Etiquette is a funny thing. It is a set of rules to help society function, and it works well (as long as you apply reason and good sense to it).
Etiquette rules often have opposite expectations for two parties in a relationship. When I started planning the wedding, I bought Emily Post's "Wedding Etiquette" to help me navigate the expectations without causing offense. (Great book, I found it so helpful!) It did cause some friction between Wade and me a couple times when the book clashed with common practice in our social circles.
For example, if a guest is in a relationship (even if you don't know the sigificant other), you are required to invite the date. (That makes sense.) Etiquette also indicates that the host/hostess is not required to offer guests the opportunity to bring a date ("plus one") when the guest is not in a long-term relationship. (I didn't realize that rule.) And Wade wanted to offer all our single friends a "plus one", which would have been nice but it was not practical due to space constraints. We had a very finite capacity for the meal, and we didn't want to over invite (um, awkward if 5 people eat their meal in a different room!) but we wanted to have as many friends as possible. If we invited "Sam + 1", we'd have to wait for the RSVP to find out if Sam is bringing someone or if we have an extra seat. (Of course, boy-friends, girl-friends, spouses, significant others, etc. were all invited even if we didn't know them.)
I think we made the right decision not to invite "plus ones" to those who weren't in a relationship because we ended up being surrounded by entirely friends & family we knew.
Another funny double-rule: the rules of gift expectations. You shouldn't give people "pity invites", nor should you invite people you know can not attend, because it looks like you are just fishing for a gift. As a guest, if you are invited to a wedding, you should get the couple a gift, regardless of if you are attending. According to Emily Post and her niece-in-law, Peggy Post, the gift should be just as good as if you were going to the wedding because the gift is not paying for dinner but is a gift given freely. (Note: I didn't know that part of etiquette until I read it in the book. I suspect most people don't know that etiquette expectation. And I am not offended that most people don't seem to know that, either!)
The curious double-expectation: the couple getting married should invite people they want there, and should not expect a gift from any guest.
I'm okay with that. The way I look at it, we didn't get married to get gifts. And we didn't invite guests to get gifts. We invited our family, friends and our family-friends (some were parent's friends who I didn't know well, but that's fine) to celebrate our wedding. We had about 100 guests for dinner (due to room capacity) and another 20 for the dance reception. And we invited each person because we wanted them to be there. In fact, for the reception invitations, we put "Best Wishes Only" right on the invitation. (I read even putting "best wishes only" is an etiquette faux-pas because that implies we don't want gifts, which is dictating to people what we want for gifts.) I'm comfortble with the decision to put "best wishes only" because we wanted to say to people, "hey, come help us celebrate our wedding" not "hey, we want more gifts".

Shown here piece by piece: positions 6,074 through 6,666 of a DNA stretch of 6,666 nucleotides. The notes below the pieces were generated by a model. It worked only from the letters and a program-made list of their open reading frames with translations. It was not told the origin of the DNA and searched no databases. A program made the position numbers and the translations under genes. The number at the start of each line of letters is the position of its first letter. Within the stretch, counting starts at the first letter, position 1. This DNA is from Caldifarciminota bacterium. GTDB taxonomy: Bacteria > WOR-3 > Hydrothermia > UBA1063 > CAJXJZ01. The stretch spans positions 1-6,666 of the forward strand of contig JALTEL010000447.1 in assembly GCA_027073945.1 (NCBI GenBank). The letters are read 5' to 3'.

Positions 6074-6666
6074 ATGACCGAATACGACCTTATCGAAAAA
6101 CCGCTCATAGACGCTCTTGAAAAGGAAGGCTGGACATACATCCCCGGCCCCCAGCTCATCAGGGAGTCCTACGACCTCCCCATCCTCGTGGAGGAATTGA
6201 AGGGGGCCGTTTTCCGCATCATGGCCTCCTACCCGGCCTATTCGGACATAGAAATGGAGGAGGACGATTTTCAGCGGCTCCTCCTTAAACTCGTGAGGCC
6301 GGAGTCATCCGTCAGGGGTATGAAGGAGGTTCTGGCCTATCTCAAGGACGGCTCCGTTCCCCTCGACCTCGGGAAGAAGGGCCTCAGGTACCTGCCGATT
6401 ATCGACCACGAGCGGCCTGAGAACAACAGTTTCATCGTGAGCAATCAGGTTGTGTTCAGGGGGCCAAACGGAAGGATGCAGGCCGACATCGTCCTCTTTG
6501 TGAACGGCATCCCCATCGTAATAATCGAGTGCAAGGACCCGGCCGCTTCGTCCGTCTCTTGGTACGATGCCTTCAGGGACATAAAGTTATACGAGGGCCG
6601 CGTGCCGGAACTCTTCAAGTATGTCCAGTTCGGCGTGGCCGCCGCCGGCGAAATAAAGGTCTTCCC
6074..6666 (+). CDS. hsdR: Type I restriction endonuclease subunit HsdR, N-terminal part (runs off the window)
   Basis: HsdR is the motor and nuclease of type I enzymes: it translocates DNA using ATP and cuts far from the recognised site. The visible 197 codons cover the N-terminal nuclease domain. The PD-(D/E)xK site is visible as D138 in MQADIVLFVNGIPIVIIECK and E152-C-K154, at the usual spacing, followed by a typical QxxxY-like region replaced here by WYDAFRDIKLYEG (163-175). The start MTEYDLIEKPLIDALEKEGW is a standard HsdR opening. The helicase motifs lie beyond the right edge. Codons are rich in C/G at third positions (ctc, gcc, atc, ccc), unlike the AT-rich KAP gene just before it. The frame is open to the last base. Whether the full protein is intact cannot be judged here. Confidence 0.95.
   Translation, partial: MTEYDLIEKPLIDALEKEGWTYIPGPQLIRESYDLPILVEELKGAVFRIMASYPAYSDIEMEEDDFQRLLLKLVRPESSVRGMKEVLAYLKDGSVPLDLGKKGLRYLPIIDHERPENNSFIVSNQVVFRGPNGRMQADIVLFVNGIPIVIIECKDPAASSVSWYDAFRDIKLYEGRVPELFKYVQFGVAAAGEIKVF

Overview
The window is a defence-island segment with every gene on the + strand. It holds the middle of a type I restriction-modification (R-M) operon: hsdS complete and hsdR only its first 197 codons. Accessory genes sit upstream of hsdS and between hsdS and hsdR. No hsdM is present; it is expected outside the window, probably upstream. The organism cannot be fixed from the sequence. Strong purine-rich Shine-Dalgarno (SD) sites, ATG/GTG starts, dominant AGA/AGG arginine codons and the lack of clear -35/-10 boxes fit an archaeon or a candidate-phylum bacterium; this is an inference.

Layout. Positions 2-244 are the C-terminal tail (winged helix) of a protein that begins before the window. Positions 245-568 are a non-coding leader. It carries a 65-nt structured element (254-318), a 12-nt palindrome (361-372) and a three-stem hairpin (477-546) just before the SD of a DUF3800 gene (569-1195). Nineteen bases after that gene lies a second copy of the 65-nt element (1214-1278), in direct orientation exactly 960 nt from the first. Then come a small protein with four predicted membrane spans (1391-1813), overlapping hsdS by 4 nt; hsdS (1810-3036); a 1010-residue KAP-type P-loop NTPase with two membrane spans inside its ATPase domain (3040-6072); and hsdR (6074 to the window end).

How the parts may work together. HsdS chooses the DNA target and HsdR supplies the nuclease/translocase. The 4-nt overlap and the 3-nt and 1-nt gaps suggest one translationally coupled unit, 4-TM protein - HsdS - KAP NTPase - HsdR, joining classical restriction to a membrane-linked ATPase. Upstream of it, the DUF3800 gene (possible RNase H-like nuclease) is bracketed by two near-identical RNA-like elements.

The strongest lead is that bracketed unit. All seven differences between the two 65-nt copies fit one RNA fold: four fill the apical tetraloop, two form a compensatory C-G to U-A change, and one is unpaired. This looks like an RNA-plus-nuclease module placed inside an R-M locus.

Over the past 4 days, I have finished all the thank-you notes to the guests who brought us gifts, to the guests who came to the reception only (even if they didn't bring a gift), and to my parent's neighbour (who were not invited, but who gave us a thoughtful gift to wish us well). Most of the guests who came to the reception only brought us a card or a small gift, though some did not bring anything (which was fine with me). I wrote all those guests who were invited to the reception only a thank you note thanking them for helping us to celebrate our wedding, because I truly am thankful that they came (and if they brought a gift, I thanked them for the gift, obviously).
But I have not written thank-you notes for the couple guests who were at the whole day who did not bring a gift. Technically, they have one year to give me the gift. Not to mention, I am not supposed to expect a gift from them, and I don't expect a gift. I won't be offended if I never get a gift.
But I'm torn: do I send a note thanking them for attending (especially since one of them had a role in the wedding)? They deserve a note of thanks for their support. But I might look like I'm fishing for a gift, since they didn't get a gift. I don't need a gift, and I'm not fishing for a gift.
What is the best thing to do? Send a thank-you note for their help and for attending (which did mean a lot to me), or not send anything (so I don't look like I'm fishing for a gift)?
5 hours ago